Search Engine Censorship—What You’re Really Seeing

Posted on March 19, 2014 by - Uncategorized

Uh-oh, ugly truth time. Although search engines help us find what we need over a trillion times a year, they manipulate results, get sued and lose lawsuits, track you and censor based on what country you’re in when using their algorithms.

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In February of this year the Guardian reported that Bing had been censoring the search results in China. That came as no surprise as it was done in accordance with Chinese law. However, the selectivity didn’t seem to stop at the Chinese border.

“The article asserted that Bing search results for Chinese language speakers in the US were radically different than those in English for controversial terms such as Tiananmen Square or Dalai Lama: Microsoft’s search engine Bing appears to be censoring information for Chinese language users in the US in the same way it filters results in mainland China,” wrote Greg Sterling on the issue.

Microsoft was quick to reply that is was a simple mistake.

“Bing responded to the allegations by saying that the only time it adjusts search results is to ‘comply with local law or for quality or safety reasons such as child abuse or malware.’ It insisted that Bing search results outside of China would not be modified in any way to accommodate Chinese law,” wrote Kaylene Hong.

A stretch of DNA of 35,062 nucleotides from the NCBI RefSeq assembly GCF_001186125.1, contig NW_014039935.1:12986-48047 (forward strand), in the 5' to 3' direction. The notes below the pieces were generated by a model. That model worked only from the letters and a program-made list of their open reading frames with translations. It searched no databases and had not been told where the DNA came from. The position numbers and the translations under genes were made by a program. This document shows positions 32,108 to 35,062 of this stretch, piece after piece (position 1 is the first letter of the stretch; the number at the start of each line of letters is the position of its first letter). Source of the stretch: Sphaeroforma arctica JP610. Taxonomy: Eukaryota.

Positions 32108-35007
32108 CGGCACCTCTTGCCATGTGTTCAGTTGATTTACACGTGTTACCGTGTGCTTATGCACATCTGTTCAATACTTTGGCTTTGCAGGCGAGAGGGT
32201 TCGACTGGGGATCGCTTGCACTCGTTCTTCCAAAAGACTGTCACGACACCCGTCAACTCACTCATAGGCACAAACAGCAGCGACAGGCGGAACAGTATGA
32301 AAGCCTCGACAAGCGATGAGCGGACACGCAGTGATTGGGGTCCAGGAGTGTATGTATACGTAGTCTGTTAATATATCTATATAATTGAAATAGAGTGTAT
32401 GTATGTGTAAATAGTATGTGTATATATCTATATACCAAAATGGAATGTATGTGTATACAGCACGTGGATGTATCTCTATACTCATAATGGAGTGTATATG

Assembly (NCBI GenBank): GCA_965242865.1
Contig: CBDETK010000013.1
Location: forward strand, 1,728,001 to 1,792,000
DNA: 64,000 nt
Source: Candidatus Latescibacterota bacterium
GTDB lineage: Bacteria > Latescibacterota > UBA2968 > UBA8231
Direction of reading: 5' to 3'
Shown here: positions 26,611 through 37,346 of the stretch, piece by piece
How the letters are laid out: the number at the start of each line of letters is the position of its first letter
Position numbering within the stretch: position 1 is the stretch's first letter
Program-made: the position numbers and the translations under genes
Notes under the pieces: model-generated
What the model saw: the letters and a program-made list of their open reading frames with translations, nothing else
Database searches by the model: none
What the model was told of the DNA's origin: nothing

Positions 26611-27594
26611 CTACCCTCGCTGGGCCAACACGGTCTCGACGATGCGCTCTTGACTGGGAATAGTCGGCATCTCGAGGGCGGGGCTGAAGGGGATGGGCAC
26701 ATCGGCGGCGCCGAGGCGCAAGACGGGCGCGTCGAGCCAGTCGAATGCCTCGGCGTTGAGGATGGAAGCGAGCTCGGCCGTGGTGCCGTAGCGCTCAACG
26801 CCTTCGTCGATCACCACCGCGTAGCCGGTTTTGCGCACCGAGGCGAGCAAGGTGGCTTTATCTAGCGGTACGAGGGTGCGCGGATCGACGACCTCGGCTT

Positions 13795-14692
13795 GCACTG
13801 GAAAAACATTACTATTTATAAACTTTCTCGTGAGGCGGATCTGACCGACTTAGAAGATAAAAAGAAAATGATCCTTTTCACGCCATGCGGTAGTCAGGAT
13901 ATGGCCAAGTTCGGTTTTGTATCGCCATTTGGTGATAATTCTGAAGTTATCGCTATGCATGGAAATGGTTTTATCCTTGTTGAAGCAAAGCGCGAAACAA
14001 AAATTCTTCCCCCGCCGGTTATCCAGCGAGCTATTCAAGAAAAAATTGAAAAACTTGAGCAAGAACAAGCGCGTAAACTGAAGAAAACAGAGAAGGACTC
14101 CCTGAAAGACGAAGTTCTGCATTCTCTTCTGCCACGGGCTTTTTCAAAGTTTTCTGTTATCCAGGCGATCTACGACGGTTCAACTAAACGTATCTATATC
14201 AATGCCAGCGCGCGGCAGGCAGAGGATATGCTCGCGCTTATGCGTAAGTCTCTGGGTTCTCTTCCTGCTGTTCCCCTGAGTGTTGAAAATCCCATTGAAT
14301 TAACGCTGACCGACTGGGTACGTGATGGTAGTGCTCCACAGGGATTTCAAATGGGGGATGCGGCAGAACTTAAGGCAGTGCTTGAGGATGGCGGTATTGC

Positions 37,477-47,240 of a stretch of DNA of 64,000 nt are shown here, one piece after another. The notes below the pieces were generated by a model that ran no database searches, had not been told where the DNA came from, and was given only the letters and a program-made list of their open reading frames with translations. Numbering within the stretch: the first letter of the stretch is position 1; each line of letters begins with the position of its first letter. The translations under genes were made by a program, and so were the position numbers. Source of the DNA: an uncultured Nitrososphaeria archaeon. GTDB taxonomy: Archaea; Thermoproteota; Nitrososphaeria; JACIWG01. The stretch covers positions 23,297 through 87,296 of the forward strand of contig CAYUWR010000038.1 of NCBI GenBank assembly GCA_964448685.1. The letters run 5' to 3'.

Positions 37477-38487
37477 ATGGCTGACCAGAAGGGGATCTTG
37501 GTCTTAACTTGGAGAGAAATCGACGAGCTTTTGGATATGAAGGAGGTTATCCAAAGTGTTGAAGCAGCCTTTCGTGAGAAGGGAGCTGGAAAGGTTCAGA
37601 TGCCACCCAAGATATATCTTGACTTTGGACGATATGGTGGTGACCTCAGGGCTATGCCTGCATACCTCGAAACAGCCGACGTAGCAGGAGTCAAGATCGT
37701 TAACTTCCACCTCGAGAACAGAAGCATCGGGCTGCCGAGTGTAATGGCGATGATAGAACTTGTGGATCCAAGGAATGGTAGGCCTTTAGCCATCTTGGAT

Could Bing and Microsoft being succumbing to the pressures of the Chinese government in exchange for dominant search control in that region of over 1.3 billion humans? And if that were the case, what other countries might be trying to buy search control and filter results?

The crawlers, however, are arguing they are against censorship. In November of 2013 a French court ruled against Google in terms of content they could show in relation to a sex scandal concerning Max Mosley, stating Google had to “remove and cease, for a period of five years beginning two months after this decision, the appearance of nine images,” Reuters reported.

Google has recently starting encrypting search globally, making government censorship more difficult.

“The company says the move is part of a global expansion of privacy technology designed to thwart surveillance by government intelligence agencies,” reported Craig Timberg.

 

 

Sources: SearchEngineLand.com, Thenextweb.com, Searchenginewatch.com and The Washington Post

 

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